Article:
lyzed two days later for vector transfer by flow cytometry
with FACSCalibur (Beckton&Dickinson) using the Cell
Quest Pro software. The normalized cross-transfer rate
was calculated as the percentage of SFVmac vector transfer
packaged with PFV constructs in relation to the authentic
PFV vector transfer and vice versa.

For the investigation of the simultaneous packaging of
two FV genomes 2 x 106 HEK 293T cells seeded in a 6 cm
dish, were transfected with 2 jig of each vector (pTW05
and/or pEGFPD) as well as 2 jig of each packaging plas-
mid using a PEI protocol. The total amount of DNA in the
transfection mix was adjusted to 20 jig using
pcDNA3.lzeo(+) plasmid (Invitrogen). The empty vector
was also used to adjust for DNA differences resulting from
omitting one vector. Following enhancement of transcrip-
tion by the addition of 10 mM sodium butyrate for 8 hrs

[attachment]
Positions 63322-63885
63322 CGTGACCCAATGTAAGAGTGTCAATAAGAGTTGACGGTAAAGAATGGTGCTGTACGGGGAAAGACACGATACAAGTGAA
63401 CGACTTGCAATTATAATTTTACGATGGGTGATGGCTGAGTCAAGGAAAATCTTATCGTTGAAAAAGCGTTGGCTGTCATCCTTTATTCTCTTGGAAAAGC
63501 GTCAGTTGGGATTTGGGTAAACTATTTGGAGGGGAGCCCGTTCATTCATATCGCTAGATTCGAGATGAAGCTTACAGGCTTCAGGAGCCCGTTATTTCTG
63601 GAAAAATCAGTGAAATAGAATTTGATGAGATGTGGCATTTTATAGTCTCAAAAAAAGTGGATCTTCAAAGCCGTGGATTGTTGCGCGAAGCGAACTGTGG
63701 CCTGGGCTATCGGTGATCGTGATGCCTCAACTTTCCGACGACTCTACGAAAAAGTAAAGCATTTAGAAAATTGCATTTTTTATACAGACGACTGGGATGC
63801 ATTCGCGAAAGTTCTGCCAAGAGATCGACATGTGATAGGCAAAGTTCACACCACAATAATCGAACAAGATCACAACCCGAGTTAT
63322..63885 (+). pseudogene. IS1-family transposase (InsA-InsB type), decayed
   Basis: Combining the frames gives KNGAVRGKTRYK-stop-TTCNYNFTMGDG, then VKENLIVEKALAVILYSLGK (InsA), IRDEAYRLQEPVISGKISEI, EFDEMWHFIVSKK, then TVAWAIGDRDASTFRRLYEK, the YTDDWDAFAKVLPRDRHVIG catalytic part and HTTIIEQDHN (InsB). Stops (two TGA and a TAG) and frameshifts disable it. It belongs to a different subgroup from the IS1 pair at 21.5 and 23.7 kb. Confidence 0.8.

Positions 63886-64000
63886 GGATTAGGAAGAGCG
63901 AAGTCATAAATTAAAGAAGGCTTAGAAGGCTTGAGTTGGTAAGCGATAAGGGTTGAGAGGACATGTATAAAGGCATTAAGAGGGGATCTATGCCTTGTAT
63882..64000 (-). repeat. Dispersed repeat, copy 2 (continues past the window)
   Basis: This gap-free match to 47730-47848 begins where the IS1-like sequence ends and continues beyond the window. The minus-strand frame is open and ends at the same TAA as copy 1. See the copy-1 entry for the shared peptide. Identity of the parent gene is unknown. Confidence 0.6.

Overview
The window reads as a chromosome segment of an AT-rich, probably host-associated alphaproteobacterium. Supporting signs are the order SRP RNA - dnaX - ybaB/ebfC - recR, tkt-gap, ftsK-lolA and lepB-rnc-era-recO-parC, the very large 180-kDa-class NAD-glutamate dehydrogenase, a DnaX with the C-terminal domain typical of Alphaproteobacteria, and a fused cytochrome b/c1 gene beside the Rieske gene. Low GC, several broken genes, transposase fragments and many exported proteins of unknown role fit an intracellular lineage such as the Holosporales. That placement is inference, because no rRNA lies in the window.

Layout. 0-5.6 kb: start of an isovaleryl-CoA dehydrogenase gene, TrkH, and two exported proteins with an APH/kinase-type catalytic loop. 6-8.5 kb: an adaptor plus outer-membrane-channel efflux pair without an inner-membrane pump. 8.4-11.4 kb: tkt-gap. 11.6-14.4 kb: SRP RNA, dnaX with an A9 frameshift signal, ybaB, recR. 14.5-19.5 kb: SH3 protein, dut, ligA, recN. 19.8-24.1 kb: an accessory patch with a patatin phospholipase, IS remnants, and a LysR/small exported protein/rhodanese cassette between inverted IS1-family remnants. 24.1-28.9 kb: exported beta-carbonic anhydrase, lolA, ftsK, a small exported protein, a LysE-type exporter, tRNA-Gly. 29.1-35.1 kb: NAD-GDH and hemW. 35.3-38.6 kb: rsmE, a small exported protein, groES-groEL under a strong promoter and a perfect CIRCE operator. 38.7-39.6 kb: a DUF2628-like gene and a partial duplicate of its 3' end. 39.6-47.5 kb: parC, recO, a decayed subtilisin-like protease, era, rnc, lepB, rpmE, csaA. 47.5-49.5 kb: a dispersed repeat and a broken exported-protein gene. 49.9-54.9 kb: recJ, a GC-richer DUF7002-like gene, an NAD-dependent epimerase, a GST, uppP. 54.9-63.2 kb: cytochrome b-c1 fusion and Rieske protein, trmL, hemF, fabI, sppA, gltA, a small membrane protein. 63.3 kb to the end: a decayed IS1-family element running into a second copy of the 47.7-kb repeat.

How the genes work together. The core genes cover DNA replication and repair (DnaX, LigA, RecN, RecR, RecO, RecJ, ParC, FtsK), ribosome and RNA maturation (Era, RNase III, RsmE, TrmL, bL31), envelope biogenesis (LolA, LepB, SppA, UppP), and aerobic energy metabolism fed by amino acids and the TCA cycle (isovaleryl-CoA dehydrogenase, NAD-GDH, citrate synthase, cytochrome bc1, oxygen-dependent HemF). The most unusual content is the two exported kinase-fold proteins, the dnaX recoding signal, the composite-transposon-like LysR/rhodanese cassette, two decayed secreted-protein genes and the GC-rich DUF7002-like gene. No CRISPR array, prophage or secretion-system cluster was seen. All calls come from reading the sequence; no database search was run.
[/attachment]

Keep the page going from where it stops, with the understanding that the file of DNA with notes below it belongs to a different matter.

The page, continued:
at 1 d.p.t the supernatant was harvested at 2 d.p.t, passed
through a 0.45 jim filter (Millipore), diluted 1:10, and
applied to 1.5 x 104 HT1080 fibroblastoid target cells.
These were analyzed for EGFP and/or mRFP expression by
FACS two days after transduction. Vector transfer assays
were performed at least three times using different plas-
mid preparations.

Lysis of HEK 293T cells was performed with lysis buffer in
6 cm dishes. Extracellular virions were prepared from the
filtered supernatant of transfected cell cultures by ultra-
centrifugation through a 20% sucrose cushion in a Sorvall
Surespin 630 rotor at 25,000 rpm, 4 C for 3 hrs. Viral par-
ticles and cellular lysates were resolved in protein sample
buffer, separated in sodium dodecylsulfate-containing
protein gels, blotted to nitrocellulose, and reacted with
PFV Gag and Pol monoclonal antibodies [71,77], SFVmac
Gag and Pol polyclonal rabbit antisera [78] or
APOBEC3G monoclonal antibodies (Santa Cruz) as